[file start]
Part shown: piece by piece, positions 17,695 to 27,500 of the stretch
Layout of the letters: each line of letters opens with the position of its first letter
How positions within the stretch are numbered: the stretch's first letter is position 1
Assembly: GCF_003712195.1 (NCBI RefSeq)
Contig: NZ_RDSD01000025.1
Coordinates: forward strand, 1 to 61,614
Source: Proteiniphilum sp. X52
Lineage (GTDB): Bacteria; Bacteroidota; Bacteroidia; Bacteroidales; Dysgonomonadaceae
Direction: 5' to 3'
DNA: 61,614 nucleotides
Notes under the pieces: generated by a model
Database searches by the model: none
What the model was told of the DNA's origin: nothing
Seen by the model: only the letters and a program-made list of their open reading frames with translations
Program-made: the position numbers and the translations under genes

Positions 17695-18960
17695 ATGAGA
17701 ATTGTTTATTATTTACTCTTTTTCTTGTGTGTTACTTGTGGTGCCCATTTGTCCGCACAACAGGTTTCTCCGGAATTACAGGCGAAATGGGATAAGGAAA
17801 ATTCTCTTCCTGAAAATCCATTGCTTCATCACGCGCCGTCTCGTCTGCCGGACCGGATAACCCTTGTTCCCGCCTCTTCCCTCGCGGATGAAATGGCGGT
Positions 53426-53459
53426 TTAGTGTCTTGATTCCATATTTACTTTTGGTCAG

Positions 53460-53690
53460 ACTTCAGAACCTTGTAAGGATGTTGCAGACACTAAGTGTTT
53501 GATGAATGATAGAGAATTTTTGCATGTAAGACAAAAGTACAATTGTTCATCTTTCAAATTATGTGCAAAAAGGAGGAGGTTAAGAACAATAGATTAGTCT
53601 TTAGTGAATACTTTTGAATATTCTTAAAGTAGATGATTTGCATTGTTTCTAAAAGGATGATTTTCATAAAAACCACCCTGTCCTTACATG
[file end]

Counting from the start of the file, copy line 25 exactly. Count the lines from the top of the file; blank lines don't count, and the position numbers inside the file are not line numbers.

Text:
53601 TTAGTGAATACTTTTGAATATTCTTAAAGTAGATGATTTGCATTGTTTCTAAAAGGATGATTTTCATAAAAACCACCCTGTCCTTACATG